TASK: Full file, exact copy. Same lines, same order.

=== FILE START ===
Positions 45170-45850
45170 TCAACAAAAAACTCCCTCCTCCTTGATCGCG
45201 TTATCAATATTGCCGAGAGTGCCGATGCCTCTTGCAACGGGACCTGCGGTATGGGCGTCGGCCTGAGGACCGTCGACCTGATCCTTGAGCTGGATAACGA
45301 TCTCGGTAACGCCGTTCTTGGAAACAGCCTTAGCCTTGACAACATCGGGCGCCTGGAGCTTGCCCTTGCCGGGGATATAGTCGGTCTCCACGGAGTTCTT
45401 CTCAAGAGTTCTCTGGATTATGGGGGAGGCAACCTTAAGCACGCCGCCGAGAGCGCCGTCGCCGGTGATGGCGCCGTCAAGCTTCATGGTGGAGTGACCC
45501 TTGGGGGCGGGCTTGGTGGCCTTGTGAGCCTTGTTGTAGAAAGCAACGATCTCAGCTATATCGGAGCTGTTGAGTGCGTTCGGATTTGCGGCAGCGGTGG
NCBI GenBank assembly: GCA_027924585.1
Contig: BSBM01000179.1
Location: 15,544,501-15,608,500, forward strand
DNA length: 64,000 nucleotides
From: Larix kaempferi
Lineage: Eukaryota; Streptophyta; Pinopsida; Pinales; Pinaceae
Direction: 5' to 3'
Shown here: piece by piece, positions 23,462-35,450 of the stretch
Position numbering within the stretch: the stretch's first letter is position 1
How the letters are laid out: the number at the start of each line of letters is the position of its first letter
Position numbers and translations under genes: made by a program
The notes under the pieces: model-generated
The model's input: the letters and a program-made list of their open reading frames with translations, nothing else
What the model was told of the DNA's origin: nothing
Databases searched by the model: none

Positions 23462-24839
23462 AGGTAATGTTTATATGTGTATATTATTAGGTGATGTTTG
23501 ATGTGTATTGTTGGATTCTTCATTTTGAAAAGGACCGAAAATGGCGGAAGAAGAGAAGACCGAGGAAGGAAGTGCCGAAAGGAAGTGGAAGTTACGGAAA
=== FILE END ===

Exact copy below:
Positions 45170-45850
45170 TCAACAAAAAACTCCCTCCTCCTTGATCGCG
45201 TTATCAATATTGCCGAGAGTGCCGATGCCTCTTGCAACGGGACCTGCGGTATGGGCGTCGGCCTGAGGACCGTCGACCTGATCCTTGAGCTGGATAACGA
45301 TCTCGGTAACGCCGTTCTTGGAAACAGCCTTAGCCTTGACAACATCGGGCGCCTGGAGCTTGCCCTTGCCGGGGATATAGTCGGTCTCCACGGAGTTCTT
45401 CTCAAGAGTTCTCTGGATTATGGGGGAGGCAACCTTAAGCACGCCGCCGAGAGCGCCGTCGCCGGTGATGGCGCCGTCAAGCTTCATGGTGGAGTGACCC
45501 TTGGGGGCGGGCTTGGTGGCCTTGTGAGCCTTGTTGTAGAAAGCAACGATCTCAGCTATATCGGAGCTGTTGAGTGCGTTCGGATTTGCGGCAGCGGTGG
NCBI GenBank assembly: GCA_027924585.1
Contig: BSBM01000179.1
Location: 15,544,501-15,608,500, forward strand
DNA length: 64,000 nucleotides
From: Larix kaempferi
Lineage: Eukaryota; Streptophyta; Pinopsida; Pinales; Pinaceae
Direction: 5' to 3'
Shown here: piece by piece, positions 23,462-35,450 of the stretch
Position numbering within the stretch: the stretch's first letter is position 1
How the letters are laid out: the number at the start of each line of letters is the position of its first letter
Position numbers and translations under genes: made by a program
The notes under the pieces: model-generated
The model's input: the letters and a program-made list of their open reading frames with translations, nothing else
What the model was told of the DNA's origin: nothing
Databases searched by the model: none

Positions 23462-24839
23462 AGGTAATGTTTATATGTGTATATTATTAGGTGATGTTTG
23501 ATGTGTATTGTTGGATTCTTCATTTTGAAAAGGACCGAAAATGGCGGAAGAAGAGAAGACCGAGGAAGGAAGTGCCGAAAGGAAGTGGAAGTTACGGAAA